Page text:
The Böögg "snowman" was set alight on Monday - and predicted a cold summer - as Zurich celebrated the beginning of spring with its traditional Sechseläuten festival.This content was published on April 14, 2008 - 08:26
This year's event was without Justice Minister Eveline Widmer-Schlumpf, who withdrew after the organisation which invited her received "serious threats" regarding her safety.
The festival took over Switzerland's financial heart for most of the day and was also a time for the city's ancient guilds to come together.
René Kalt, master of the weavers' guild, told swissinfo beforehand that that Sechseläuten, which means "six o'clock bell ringing", dates back to medieval times when craftsmen worked daylight hours. This was until 5pm in the winter.
"Around March 21, when the days get longer, the bells at the churches in town started to ring at 6pm to signal that the men should work one hour longer," he explained. "This special day was celebrated in the guilds with an enormous festival."
For Kalt and his colleagues at the city's 25 other guilds, the event starts at lunch with speeches and invited guests of honour.
Afterwards a guild parade takes place through Zurich, which Widmer-Schlumpf was due to attend. But she withdrew, citing high security costs.
The minister, a member of the rightwing Swiss People's Party, replaced the party's controversial representative, Christoph Blocher, in the government last December, angering many Blocher supporters.
Cabinet colleague and fellow People's Party member Samuel Schmid took part in the festivities, as did Blocher as a guest of the Saffron guild. Other prominent attendees included adventurer Bertrand Piccard.
Also joining this year's festivities was the guest canton Solothurn, which was serving up culinary treats, music and crafts.
At 6pm, thousands of people, their enthusiasm not dampened by the wet weather, gathered as the bonfire under the 3.4-metre Böögg, which is made of cotton and contains explosives, was lit. Music was played and a horse parade took place around the pyre.
The idea is to see how long it takes for the Böögg's head to explode. "If he's burning fast, under ten-12 minutes, then you can expect a good warm summer. If it's longer then you can expect a little bit of a wet summer," said Kalt.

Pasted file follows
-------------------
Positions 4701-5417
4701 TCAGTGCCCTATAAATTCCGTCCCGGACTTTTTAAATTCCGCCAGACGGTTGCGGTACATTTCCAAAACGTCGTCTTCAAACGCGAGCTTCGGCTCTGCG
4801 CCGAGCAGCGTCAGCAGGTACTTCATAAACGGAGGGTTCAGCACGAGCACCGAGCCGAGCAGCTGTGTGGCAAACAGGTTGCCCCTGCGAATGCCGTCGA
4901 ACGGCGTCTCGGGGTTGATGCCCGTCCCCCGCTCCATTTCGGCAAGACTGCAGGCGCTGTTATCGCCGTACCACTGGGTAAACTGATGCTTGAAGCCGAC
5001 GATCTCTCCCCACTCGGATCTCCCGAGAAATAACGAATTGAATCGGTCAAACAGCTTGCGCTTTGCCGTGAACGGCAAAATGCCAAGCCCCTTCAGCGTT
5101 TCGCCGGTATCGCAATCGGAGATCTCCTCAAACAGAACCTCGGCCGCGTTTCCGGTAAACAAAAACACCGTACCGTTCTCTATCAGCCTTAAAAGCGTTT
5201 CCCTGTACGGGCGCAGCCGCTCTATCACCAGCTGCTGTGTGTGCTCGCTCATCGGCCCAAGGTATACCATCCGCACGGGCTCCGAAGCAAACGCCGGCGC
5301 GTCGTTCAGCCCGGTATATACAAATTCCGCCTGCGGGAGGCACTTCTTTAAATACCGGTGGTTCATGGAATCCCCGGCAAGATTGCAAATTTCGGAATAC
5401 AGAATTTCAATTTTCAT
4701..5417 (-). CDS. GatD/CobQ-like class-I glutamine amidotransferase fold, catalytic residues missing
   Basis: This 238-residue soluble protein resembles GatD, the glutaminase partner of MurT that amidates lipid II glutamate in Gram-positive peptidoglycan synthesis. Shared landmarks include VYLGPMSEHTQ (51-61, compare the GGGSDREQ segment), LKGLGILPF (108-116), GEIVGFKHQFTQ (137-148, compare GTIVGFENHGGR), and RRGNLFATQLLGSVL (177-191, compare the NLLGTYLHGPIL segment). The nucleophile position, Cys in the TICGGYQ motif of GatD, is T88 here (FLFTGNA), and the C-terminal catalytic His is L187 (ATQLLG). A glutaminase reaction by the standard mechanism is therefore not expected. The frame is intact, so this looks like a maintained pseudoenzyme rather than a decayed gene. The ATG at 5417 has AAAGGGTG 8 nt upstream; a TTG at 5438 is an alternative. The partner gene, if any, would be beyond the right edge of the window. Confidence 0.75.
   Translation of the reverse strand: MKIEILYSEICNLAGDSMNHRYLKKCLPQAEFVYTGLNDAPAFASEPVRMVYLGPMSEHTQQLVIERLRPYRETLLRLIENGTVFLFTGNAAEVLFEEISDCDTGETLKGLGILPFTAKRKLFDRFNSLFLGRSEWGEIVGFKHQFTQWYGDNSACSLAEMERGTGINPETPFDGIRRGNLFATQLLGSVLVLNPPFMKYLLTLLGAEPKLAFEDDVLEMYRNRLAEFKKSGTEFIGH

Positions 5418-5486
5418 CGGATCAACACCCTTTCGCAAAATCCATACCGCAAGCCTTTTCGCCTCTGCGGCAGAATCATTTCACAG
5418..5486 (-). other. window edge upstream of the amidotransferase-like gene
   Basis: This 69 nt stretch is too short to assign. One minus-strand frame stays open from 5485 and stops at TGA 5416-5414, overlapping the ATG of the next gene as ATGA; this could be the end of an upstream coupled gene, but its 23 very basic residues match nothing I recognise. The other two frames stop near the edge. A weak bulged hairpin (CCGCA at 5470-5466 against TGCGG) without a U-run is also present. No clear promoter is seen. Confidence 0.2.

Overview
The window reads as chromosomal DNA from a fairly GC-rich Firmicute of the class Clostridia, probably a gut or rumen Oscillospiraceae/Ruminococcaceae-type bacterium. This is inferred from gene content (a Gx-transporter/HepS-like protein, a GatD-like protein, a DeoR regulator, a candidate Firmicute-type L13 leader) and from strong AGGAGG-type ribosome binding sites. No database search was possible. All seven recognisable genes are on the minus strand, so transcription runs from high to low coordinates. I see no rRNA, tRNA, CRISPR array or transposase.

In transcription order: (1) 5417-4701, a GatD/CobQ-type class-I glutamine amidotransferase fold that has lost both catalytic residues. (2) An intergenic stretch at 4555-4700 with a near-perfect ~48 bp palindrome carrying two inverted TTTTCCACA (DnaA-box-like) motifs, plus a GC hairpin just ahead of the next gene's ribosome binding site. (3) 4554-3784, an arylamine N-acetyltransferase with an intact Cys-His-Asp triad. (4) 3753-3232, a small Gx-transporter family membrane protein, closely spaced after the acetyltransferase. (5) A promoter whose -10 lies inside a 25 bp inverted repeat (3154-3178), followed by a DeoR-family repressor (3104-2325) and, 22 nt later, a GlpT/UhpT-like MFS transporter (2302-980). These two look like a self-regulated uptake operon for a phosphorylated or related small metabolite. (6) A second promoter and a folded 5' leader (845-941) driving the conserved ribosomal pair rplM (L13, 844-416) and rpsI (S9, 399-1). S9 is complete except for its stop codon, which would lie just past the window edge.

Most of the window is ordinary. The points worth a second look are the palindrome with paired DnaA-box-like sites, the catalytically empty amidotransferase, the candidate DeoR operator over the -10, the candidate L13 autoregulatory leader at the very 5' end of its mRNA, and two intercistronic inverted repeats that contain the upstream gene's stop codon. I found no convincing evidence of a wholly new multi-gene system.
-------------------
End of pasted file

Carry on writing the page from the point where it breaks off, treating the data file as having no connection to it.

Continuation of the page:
This year it took 26.1 minutes for the definite bang to be heard, albeit well after the head had burned away. The rain had made it difficult for the bonfire to get going and for a long time the Böögg was engulfed in clouds of yellow smoke.
According to Zurich lore, this summer should be a bad one. The snowman accurately predicted the 2003 summer heat wave – it exploded after 5.7 minutes – but on other times it has been a little wide of the mark.
And the Böögg's accuracy was disproved in a study last year by MeteoSwiss, the national weather service.
"There is no relationship between the burning time of the Böögg and the following summer temperature in Switzerland," the service's Paul Della-Marta told swissinfo.
He explained that scientists had analysed 50 years of data and found "a correlation close to zero".
This was no surprise, added the study's authors - factors such as how the pyre was constructed or the day's weather were more influential.
Seasonal predictions are not easy, even for experts, said Della-Marta.
But accurate forecasting is probably the least of the Böögg's worries. The figure, which has been made by the same man for 43 years, has been kept at a secret location since 2006 when the snowman was stolen by activists. Several are kept ready as a precaution.
The Sechseläuten festivities are due to continue until midnight while the guilds return to their halls for dinner.
"A lot of people attend the parade every year because they say the city is saying goodbye to winter," Kalt said. "Everybody is happy to have the spring and warmer times."
swissinfo, Isobel Leybold-Johnson in Zurich
The snowman figure is around 3.4 metres high and weighs some 80 kilograms. Its pyre is 13 metres high and made up of local wood.
It is highly explosive and contains around 90 firecrackers.
The Böögg sports a straw hat, a pipe and a bow tie, and holds a broom.
It has been made by 68-year-old Heinz Wahrenberger for 43 years and costs around SFr7,000 ($7,002).
The guilds, which originally represented trades, were responsible for much of Zurich's political, social, economic and military life from 1336-1798, says Kalt.
After Napoleon's invasion in that year the guilds became societies and in 1867 they lost their last political rights.
New guilds have since been founded in communities or areas around Zurich. There are now 26 guilds.
One of Zurich's most historic guild buildings, the 650-year-old Carpenters' Guild, was burned down last year. It was considered an important Zurich landmark.
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